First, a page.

Today a board member of ours attended the required seminar for student organizations, called Badger Step UP! Each year this seminar is mandatory for at least one of our board members to attend and each year new information is gained. This seminar tailors toward educating each and every student organization on how to prevent irresponsible substance related instances from taking place at campus-related events. In addition to this, teaching the responsible actions that are appropriate to use if such instances do occur are also integrated into the lecture as well. A few of the most valuable things I learned about in these seminars the past couple years are of the following:
The Backpack Trick: If for some reason you are in a setting where someone has consumed a troublesome amount of alcohol, put a backpack on their backs before they fall asleep. Curious as to why? In very unfortunate cases of consuming too much alcohol, the risk of bodily rejection while being asleep is possible. So, by placing a backpack filled with books on someone’s back prior to them getting some well-needed rest, it prevents them from rolling on their backs and avoiding the danger of suffocating from any bodily rejections from prior alcohol consumption.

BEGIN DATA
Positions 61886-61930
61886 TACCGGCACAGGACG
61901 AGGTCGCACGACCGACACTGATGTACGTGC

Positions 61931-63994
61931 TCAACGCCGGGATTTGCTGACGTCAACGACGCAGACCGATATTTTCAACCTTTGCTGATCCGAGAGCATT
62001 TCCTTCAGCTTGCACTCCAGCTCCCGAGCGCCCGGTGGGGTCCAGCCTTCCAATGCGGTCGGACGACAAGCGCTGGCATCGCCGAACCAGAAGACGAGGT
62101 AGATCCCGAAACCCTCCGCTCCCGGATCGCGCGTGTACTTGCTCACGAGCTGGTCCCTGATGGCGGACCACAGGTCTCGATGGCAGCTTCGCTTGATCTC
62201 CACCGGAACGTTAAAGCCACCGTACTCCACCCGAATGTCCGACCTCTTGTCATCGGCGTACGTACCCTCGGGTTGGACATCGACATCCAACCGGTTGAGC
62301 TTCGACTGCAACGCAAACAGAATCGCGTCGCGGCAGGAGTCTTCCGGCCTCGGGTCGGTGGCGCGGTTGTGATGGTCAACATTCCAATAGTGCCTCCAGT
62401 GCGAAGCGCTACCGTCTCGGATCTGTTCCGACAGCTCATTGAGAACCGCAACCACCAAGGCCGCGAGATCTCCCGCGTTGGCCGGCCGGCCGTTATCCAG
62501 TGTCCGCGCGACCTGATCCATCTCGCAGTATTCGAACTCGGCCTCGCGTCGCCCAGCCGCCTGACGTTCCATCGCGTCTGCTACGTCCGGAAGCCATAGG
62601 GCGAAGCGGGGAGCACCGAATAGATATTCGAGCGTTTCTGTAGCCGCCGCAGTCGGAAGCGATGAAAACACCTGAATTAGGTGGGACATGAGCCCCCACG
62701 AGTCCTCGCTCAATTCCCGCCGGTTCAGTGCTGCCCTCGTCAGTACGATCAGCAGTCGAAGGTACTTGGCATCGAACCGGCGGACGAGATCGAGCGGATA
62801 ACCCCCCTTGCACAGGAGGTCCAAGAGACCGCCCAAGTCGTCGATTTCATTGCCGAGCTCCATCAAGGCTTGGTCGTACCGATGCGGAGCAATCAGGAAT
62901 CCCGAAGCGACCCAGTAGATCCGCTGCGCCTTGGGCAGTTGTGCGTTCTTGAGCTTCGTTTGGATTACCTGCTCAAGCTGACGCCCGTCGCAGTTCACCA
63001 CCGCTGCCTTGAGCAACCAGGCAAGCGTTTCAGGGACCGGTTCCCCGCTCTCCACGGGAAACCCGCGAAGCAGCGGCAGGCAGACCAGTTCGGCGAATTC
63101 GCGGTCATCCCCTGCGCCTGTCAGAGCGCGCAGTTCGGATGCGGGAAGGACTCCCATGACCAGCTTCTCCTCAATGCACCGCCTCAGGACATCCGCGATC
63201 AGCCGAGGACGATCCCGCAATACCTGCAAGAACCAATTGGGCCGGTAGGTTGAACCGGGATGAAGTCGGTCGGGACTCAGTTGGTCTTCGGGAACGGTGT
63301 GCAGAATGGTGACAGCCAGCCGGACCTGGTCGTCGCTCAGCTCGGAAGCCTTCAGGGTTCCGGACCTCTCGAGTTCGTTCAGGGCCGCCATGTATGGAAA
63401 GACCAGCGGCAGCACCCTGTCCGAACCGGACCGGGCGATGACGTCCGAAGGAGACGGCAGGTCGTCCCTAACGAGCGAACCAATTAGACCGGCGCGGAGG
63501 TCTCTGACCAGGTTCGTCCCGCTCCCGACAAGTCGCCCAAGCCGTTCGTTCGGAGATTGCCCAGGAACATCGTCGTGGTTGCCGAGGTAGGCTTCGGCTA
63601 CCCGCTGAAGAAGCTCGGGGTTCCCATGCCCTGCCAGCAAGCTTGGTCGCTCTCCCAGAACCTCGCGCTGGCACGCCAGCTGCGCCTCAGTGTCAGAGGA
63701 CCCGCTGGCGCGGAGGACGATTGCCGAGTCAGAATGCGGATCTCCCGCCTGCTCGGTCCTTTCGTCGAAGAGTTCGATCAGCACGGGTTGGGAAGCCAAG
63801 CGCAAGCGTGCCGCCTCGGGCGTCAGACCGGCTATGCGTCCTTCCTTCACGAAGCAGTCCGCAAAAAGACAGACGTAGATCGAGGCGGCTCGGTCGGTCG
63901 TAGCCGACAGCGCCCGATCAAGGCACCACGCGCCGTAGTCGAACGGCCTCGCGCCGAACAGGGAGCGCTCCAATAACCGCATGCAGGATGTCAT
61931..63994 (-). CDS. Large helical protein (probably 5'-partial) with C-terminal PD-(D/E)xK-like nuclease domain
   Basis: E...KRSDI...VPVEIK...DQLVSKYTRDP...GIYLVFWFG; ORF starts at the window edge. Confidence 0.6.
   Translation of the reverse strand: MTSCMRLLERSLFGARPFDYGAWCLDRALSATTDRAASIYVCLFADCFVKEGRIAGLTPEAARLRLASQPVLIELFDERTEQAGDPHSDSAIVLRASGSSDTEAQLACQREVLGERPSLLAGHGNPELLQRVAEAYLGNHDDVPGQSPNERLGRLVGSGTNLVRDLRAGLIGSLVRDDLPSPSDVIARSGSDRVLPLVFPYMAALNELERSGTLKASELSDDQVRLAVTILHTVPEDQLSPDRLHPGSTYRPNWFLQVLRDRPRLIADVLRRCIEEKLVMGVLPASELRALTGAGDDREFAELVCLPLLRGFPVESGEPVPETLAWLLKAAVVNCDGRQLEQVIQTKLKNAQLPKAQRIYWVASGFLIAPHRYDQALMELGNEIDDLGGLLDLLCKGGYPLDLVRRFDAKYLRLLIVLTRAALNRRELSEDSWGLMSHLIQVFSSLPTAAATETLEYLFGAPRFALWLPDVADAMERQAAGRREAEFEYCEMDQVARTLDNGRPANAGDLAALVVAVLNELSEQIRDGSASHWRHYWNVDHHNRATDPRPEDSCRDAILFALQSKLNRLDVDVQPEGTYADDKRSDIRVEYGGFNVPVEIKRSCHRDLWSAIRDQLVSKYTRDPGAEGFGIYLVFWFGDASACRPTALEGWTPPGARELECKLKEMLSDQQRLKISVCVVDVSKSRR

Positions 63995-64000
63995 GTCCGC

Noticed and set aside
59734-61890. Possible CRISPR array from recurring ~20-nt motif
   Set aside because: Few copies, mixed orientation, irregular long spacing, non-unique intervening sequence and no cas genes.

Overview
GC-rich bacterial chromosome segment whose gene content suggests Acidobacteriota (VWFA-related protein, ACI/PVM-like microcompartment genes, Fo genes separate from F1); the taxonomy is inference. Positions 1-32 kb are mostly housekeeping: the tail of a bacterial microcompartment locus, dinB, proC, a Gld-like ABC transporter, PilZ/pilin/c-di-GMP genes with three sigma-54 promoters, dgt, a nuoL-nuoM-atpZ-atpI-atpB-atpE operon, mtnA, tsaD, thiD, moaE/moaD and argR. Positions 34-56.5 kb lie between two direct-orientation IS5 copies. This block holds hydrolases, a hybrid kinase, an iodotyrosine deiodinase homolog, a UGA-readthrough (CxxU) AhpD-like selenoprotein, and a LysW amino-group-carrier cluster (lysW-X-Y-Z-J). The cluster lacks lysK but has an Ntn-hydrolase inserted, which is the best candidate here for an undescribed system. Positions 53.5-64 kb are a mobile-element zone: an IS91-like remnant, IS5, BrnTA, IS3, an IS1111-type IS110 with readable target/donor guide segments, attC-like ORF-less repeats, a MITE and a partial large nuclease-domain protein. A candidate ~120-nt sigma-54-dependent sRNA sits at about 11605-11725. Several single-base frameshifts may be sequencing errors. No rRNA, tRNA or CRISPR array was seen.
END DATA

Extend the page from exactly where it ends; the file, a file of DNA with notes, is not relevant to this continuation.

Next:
The Penny Trick: Finding that you are in need of setting limits when it comes to alcohol consumption? Feeling as if you are in need of some help when it comes to knowing what those limits are to begin with? Know someone who could benefit from either of these options? Try the penny trick or suggest it. This helpful tactic is very simple. Place a small amount of pennies and with each drink you have, place a penny from one pocket to the next. This way, instead of counting your drinks, you will know when your time is up to stop drinking and will have a clear indicator that you’ve had enough.
Divert and/or Distract: Feeling uncomfortable with someone else’s choices or behavior around you? Not sure how to escape the discomfort without confrontation? Try diverting or distracting. This is particularly very useful for bystander circumstances. If you see someone who has had too much to drink, instead of confronting them about it while they are under the influence, try asking if they’d like to go get some food in order to help them avoid regretful behavior. See someone in a situation of potential danger or discomfort that ought to be intervened with? Simply ask them to join you in a different setting or offer to get them an uber home– making it easier for them to excuse themselves from unpleasant interactions.
Curious about other prevention and/or responsible actions to know about if you are ever in substance related environments? Feel free to contact us!